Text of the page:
News Features

Distance Collaboration

K-State Engagement E-News, March 2010 (PDF)

by Mindy Von Elling

The Morland grocery store in its beginning redevelopment stages.

One of the most successful ventures that the Center for Engagement and Community Development has started in collaboration with a community extension office, is the Morland grocery store project. CECD has been partnering with the Graham County Extension office and principle investigators, Chris Petty and Leah Tsoodle, to develop a new grocery store in Morland, Kan. after the previous one was shut down due to its owner's retirement.

So what makes this project so special? Simply the healthy and successful collaboration between a major land-grant university and a community that is three and a half hours away. Chris Petty, agriculture and 4-H agent of the Graham County Extension office, said one of the main reasons the project has been so successful is the constant communication between partners.

"Communication has probably been the key as far as getting this project rolling because my office is three and a half hours away from Manhattan," Petty said. "Without good communication as far as online and through telephone, we wouldn't be able to get it done the way we have."

Partnering with Petty on the project and someone who is equally excited about the outcome is Leah Tsoodle, an extension associate in the agricultural economics department at Kansas State University. Tsoodle said she thinks any potential obstacle has been overridden by technology and a key component: communication.

"They've been very open to any type of communication. I think that's the key to overcoming that distance obstacle," Tsoodle said of the Graham County extension office.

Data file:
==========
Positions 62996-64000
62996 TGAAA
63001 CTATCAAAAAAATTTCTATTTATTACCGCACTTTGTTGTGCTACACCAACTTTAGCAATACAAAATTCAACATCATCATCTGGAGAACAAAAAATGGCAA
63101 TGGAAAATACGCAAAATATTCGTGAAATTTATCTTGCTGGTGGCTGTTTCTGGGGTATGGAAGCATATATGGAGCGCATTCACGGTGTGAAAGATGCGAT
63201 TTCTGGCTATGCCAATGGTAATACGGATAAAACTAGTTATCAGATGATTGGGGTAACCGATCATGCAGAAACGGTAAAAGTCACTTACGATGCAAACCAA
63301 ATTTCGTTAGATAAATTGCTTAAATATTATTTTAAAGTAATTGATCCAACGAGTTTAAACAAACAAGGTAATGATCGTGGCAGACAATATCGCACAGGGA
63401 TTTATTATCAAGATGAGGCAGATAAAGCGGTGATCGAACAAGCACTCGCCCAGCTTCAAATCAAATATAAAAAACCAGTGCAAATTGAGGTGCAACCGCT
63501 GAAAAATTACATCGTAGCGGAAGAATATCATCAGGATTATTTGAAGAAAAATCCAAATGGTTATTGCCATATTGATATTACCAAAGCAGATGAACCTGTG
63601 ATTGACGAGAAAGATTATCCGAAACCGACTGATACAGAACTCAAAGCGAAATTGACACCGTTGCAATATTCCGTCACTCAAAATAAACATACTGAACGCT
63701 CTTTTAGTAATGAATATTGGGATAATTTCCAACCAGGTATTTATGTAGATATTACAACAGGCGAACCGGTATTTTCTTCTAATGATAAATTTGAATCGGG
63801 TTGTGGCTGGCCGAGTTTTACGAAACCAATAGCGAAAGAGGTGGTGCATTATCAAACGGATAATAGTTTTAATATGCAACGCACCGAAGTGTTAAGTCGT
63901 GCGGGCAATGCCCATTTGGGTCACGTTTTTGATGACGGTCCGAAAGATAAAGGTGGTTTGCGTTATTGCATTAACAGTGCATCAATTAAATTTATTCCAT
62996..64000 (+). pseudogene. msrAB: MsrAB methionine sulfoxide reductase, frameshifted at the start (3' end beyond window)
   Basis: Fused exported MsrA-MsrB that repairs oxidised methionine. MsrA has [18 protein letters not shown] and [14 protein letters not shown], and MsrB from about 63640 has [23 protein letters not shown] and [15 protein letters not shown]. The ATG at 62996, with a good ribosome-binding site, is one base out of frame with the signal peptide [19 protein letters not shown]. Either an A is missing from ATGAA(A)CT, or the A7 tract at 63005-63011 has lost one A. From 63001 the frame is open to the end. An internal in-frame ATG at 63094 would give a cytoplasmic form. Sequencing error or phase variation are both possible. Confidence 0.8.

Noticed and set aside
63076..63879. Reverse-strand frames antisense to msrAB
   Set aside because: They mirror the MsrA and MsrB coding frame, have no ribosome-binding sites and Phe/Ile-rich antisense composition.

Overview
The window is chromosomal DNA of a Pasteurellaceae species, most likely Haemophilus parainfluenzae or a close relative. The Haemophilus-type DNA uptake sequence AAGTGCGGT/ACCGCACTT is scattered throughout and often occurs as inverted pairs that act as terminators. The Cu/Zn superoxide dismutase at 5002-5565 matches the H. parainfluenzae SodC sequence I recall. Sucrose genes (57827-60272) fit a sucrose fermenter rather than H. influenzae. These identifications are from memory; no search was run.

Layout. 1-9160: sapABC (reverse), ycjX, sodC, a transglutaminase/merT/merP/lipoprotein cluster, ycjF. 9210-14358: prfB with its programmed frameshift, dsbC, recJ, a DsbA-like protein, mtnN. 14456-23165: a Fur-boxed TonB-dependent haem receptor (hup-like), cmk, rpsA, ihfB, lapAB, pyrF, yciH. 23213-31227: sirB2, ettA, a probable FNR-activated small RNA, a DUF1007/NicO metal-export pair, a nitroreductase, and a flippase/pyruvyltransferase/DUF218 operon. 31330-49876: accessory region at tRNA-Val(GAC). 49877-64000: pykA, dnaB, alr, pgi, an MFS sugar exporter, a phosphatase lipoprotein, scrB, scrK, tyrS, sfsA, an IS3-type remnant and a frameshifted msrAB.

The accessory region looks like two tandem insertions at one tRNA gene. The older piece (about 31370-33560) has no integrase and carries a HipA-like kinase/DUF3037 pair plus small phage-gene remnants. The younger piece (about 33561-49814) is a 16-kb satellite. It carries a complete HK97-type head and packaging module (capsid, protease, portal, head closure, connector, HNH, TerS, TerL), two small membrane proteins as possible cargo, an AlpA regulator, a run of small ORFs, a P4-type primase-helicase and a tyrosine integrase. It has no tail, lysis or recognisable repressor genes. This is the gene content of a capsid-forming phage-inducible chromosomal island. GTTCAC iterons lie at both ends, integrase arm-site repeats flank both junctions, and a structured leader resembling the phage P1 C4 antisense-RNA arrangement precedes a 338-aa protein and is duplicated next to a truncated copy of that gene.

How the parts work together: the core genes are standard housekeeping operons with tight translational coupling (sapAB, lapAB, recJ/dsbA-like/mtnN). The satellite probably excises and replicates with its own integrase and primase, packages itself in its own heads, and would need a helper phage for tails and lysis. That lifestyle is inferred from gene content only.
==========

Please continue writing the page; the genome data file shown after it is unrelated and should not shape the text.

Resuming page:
The grocery store project has included a series of surveys sent out to the Morland community, as well as refurbishing the interior. One of the biggest challenges occurred with the location of the store. Tsoodle said the store was first projected to be built on a floodplain, but new survey results confirmed the location for the store was ready for development. Incidentally, the only thing needed was more funding.

"One of the strongest positive influences in the project was the support of the CECD personnel," Tsoodle said.

With the help of CECD, any logistics problem the project approached, such as the aforementioned, was overcome. The collaboration among the university and the extension office has made the project so successful and made long-distance project work do-able.

"I think it's having good partners that have been willing to help out and have a good attitude," Petty said. "Having good partners to work with really makes the job easy and their enthusiasm helps me be enthused. Having good people to work with sure makes life a lot easier."

The new Morland grocery store is expected to be completely refurbished and erected by October 1, 2010.